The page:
This gray granite Steele in the Homewood Cemetery in Pittsburgh, Pennsylvania, depicts an intricately carved Tree of Life with two opposing figures facing each other. The Tree of Life is found in many cultures and is an archetype found in religion, folklore, fiction, and culture. Often depictions show two figures facing each together with the Tree in the middle. Sometimes the characters represent deities or rulers. In this case however, as the inscription on the bottom of the stone indicates, the figure on the right holding the lily represents youth while the bearded figure to the left symbolizes age—both standing before the Tree of Life.
In funerary art the Tree of Life represents earthly or heavenly spiritual life with its meaning coming from Christian origins. The Tree of Life is first mentioned in the Bible in Genesis 2:9, “And out of the ground made the Lord God to grow every tree that is pleasant to the sight, and good for food; the tree of life also in the midst of the garden, and the tree of knowledge of good and evil.” Later, again in Genesis 3:22, 23, and 24, “And the Lord God said, Behold, the man is become as one of us, to know good and evil: and now, lest he put forth his hand, and take also of the tree of life, and eat, and live for ever: Therefore the Lord God sent him forth from the garden of Eden, to till the ground from whence he was taken. So he drove out the man; and he placed at the east of the garden of Eden Cherubims, and a flaming sword which turned every way, to keep the way of the tree of life.”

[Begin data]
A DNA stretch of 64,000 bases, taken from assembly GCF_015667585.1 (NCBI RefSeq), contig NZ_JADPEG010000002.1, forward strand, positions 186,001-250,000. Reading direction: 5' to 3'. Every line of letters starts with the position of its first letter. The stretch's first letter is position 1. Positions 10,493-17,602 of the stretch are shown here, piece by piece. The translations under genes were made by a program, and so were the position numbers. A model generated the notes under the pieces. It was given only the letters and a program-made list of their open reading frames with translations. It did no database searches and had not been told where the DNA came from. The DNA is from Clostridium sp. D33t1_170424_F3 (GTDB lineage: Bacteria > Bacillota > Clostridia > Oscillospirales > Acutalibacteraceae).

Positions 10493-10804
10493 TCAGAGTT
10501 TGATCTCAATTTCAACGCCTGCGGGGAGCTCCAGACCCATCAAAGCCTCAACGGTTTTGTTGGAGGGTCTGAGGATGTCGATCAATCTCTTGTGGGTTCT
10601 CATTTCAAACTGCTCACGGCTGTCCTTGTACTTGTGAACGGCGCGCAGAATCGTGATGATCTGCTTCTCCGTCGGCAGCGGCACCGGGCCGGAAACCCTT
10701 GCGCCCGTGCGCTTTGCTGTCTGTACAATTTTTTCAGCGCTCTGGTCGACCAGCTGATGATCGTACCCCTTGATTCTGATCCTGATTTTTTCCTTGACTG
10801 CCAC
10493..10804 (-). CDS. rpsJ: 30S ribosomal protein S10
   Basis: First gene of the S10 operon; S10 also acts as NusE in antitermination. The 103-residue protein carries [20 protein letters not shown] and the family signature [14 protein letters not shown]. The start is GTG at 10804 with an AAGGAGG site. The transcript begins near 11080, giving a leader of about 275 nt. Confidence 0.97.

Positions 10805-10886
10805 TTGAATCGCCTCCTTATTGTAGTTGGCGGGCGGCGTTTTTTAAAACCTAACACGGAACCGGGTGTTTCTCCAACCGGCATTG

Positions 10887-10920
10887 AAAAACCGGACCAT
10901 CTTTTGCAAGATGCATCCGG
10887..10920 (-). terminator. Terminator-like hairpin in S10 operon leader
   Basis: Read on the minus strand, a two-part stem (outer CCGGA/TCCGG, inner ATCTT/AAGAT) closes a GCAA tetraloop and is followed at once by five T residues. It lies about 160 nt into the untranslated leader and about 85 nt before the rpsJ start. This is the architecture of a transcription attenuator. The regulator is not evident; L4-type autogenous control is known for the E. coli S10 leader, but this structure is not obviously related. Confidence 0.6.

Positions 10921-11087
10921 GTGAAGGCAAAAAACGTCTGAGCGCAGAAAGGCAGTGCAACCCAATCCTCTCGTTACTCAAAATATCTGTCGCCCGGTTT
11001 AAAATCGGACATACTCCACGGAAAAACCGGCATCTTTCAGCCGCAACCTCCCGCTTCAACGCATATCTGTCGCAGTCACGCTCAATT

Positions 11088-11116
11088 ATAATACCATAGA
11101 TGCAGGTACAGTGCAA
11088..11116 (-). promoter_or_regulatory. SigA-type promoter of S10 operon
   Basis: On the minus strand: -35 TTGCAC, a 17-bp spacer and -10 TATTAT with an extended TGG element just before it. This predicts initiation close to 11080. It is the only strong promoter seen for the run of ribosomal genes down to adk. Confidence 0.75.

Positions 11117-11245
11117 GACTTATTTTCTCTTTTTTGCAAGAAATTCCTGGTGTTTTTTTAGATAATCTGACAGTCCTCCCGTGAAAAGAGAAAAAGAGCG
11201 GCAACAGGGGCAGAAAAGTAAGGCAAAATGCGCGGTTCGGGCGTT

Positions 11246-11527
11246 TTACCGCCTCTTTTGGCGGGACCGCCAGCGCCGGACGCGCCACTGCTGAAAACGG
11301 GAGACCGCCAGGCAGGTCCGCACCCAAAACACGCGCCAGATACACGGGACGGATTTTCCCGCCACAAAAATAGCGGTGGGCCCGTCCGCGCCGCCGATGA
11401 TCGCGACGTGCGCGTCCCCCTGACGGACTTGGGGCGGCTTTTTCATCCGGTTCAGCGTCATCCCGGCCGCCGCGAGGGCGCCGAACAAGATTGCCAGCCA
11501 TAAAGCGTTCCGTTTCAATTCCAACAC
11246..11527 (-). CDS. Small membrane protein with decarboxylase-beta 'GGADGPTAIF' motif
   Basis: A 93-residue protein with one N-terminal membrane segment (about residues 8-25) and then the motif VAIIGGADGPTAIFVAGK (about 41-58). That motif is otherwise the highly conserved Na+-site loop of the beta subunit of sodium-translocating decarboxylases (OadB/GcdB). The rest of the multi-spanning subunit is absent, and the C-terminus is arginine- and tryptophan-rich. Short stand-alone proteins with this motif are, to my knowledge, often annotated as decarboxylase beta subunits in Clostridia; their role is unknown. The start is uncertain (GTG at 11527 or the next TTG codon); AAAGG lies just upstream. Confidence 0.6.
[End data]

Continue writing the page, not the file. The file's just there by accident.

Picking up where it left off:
To Catholics the Tree of Life represents the purity of life free from sin before the Fall. According to Saint Albert the Great, if the Tree symbolized Life, the Blood and Body of Christ represented the “fruit”.